Investors can gain exposure to profitable companies that can maintain their high returns for an extended period through a targeted exchange traded fund strategy that specifically focuses on those with wide economic moats.

“Some firms generally stay very profitable for a long time by creating economic moats to protect profits,” Andrew Lane, Senior Equity Analyst and Chairman of Economic MOAT Commitee at Morningstar, said on the recent webcast, Combining Quality and Valuation – Surviving the Trump Era of Uncertainty. “Economic moats are structural competitive advantages that help companies generate high returns on capital for an extended period.”

Lane explained that companies exhibiting wide economic moats are positioned to sustain economic profits for at least 20 years, whereas companies with narrow economic moats would only be able to sustain profits for at least 10 years.

Moreover, economic moats are not equally distributed across the markets as some sectors show greater number of companies with wide economic moats. Lane warned that highly commoditized or competitive industries typically have fewer companies with wide moats. For example, the consumer defensive, healthcare and industrial sectors have a larger number of companies with wide moats, whereas the basic materials, telecom services and utilities sectors have fewer wide moat companies.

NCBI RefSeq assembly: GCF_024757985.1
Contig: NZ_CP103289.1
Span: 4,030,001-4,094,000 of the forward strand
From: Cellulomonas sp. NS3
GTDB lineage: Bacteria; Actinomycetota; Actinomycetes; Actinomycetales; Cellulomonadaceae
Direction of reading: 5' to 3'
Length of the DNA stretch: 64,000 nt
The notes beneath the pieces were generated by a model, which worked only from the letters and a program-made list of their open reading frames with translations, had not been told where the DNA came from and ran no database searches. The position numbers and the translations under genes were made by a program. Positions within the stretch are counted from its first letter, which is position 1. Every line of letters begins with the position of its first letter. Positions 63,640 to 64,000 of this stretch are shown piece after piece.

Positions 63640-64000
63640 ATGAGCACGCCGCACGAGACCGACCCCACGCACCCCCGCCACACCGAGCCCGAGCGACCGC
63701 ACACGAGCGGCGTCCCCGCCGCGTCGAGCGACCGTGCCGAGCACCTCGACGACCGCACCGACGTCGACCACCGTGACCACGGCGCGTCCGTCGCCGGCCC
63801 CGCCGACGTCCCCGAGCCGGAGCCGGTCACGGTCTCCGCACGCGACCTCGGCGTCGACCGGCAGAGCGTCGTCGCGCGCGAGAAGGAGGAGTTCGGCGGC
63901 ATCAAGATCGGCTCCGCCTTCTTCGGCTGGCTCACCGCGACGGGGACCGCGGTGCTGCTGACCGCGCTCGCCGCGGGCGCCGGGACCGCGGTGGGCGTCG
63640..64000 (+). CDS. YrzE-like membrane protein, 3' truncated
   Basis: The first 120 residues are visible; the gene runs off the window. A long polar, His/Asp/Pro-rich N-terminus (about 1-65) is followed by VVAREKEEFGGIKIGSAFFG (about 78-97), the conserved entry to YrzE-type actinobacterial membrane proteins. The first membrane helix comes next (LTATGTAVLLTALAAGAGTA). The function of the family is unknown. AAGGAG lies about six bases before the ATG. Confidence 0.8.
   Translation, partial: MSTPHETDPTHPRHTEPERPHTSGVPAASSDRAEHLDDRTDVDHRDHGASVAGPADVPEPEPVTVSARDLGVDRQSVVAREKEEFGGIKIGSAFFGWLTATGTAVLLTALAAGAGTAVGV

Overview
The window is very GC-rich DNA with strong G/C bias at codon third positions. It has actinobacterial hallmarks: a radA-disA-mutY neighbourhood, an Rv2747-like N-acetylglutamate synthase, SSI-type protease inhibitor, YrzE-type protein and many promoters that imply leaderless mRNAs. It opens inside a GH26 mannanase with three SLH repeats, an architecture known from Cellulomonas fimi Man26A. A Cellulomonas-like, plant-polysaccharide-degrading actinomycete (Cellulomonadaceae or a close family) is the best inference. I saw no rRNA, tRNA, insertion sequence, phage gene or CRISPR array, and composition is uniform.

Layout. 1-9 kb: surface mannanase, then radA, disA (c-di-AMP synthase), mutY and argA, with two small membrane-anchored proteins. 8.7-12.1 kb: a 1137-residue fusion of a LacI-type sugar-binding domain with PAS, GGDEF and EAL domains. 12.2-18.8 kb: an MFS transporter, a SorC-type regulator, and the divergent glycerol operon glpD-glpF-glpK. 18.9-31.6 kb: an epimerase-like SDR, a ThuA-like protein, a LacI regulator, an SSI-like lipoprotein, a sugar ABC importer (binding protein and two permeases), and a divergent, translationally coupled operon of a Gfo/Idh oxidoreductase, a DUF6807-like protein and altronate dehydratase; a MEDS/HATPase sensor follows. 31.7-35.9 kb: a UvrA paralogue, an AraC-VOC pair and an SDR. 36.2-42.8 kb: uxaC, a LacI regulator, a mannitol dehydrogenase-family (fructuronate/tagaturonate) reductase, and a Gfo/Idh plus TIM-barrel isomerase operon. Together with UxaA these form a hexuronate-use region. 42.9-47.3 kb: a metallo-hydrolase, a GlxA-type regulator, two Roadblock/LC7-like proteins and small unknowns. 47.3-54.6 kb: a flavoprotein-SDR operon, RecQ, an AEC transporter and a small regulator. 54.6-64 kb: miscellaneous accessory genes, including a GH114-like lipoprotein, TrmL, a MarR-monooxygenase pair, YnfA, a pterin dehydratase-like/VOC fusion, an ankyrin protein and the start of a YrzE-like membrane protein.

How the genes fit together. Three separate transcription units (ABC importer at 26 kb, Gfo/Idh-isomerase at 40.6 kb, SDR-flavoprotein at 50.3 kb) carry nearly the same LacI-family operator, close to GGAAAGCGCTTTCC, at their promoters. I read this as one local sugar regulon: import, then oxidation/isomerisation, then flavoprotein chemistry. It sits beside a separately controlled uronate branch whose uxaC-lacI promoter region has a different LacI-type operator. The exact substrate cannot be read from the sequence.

According to Morningstar’s indexing methodology, there are five sources of economic moats.

Intangible assets that include brand recognition to charge premium prices. Other characteristics include patents to protect procing power legally barring competition, and government regulatory licenses that hinder competitors from entering the market.

Switching costs that make it too expensive to stop using a company’s products. The value of switching exceeds the expected value of the benefit. For instance, razor and blade models entrench repeat consumables, and price is not the only determinant as there are indirect costs like hassle and distraction of using an alternative.

Network effect that occurs when the value of a company’s service increases as more use the service. As more customers use the good or service, the value for the good or services rises for both new and existing users. Furthermore, companies have the ability to increase the number of potential connections and grow exponentially.

A cost advantage helps companies undercut competitors on pricing while earning similar margins. Companies are able to sustainably lower costs than competitors. Additionally, wide moat companies with a cost advantage enjoy irreplaceable process advantages, superior locations, hard-to-amass scale or access to a unique asset.

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